Thursday, July 23, 2015

Government of Bermuda Issues Draft Data Protection Law

The government of Bermuda has issued a proposed comprehensive data protection bill for public consultation running through August 17.  The Personal Information Protection Act (PIPA), modeled primarily upon European precedents, sets out in detail what the government calls "a set of internationally accepted privacy principles that reflect accepted standards of good business practices for the use of personal information.”  Under the Act, data breaches that could adversely affect an individual must be reported to a Privacy Commissioner and to affected individuals.  Among the details deemed “sensitive” will be information such as race, ethnicity, disability and political views.  Requirements for international transfers of personal data will mirror those in the EU, with the Privacy Commissioner designating jurisdictions that have a comparable level of data protection. According to a report in the Royal Gazette, as well as comments included in the draft bill, the legislation has been drafted in a manner which should allow Bermuda to receive an adequacy finding by the European Commission.

Should the Act be adopted, Bermuda would become the second Caribbean nation, following The Bahamas, to enact comprehensive privacy legislation.  It should be noted, however, that in 2008 the government attempted to enact such a law without success. 

Separately, the Ministry of Information and Communications Technology of Qatar announced that it is planning to issue a digital privacy law, containing general rules regarding the protection of personal information of Internet users, by the beginning of 2016.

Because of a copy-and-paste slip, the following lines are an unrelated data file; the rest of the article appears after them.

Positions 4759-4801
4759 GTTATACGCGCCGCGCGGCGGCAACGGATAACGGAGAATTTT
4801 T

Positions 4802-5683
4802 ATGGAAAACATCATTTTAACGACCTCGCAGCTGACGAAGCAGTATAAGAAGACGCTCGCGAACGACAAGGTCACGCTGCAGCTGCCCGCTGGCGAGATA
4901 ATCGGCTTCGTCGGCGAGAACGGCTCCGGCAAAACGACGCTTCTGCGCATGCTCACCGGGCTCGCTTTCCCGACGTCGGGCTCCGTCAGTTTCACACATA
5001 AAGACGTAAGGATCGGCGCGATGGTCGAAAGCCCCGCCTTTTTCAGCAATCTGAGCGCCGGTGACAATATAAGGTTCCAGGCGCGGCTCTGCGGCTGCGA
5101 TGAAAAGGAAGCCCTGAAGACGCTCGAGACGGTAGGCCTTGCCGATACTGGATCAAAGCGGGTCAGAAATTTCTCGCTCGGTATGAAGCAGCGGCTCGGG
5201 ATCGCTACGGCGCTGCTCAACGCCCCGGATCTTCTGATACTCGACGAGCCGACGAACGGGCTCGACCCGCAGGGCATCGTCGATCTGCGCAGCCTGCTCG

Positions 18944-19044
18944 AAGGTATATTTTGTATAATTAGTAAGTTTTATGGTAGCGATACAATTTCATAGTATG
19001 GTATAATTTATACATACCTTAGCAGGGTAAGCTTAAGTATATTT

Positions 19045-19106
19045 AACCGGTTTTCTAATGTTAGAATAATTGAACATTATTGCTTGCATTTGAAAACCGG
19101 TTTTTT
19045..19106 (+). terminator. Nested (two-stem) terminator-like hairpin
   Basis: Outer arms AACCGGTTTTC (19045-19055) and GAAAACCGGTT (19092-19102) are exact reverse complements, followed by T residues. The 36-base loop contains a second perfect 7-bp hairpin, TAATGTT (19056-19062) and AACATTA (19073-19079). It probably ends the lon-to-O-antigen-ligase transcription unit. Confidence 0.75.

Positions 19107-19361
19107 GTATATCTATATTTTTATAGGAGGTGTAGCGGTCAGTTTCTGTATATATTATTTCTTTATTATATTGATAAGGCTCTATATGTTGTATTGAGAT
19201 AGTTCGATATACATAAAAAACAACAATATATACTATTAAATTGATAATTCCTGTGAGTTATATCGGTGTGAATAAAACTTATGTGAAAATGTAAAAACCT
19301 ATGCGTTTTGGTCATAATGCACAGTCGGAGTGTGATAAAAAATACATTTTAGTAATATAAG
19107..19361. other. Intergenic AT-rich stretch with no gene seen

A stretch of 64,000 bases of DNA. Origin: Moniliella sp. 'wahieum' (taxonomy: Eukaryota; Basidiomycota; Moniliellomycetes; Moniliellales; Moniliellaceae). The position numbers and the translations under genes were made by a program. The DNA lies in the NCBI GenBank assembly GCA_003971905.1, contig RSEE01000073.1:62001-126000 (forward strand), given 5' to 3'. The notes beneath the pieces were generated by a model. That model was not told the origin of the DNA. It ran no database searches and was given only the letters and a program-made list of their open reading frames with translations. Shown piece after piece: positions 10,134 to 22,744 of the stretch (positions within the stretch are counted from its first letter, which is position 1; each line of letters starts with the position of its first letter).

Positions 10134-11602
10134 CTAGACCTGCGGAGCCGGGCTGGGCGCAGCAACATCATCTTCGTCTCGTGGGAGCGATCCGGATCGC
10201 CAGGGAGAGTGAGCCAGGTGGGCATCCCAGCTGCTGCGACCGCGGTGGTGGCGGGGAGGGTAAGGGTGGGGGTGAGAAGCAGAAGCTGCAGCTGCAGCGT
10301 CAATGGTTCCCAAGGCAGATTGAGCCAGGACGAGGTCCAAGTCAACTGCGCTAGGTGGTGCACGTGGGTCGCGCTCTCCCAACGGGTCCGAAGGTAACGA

ECJ to Rule on Jurisdictional Competencies of DPAs

The European Court of Justice (ECJ) is expected to issue a decision in coming months addressing the competency of member state data protection authorities to investigate and take enforcement actions against data controllers whose principle place of business is in another member state.  In  Weltimmo s.r.o. v. NAIH (National Authority for Data Protection and Freedom of Information Hungary), the Court will rule on whether the Hungarian DPA acted within its authority under the EU Data Protection Directive when it fined an Slovakian-registered company that operated websites for real estate ads targeting Hungarians. According to the Privacy Laws & Business International Report, the Advocate General of the ECJ, Pedro Cruz Villalón, issued his opinion on June 25, 2015 that the NAIH exceeded its authority insofar as the applicable law in this case was that of Slovakia.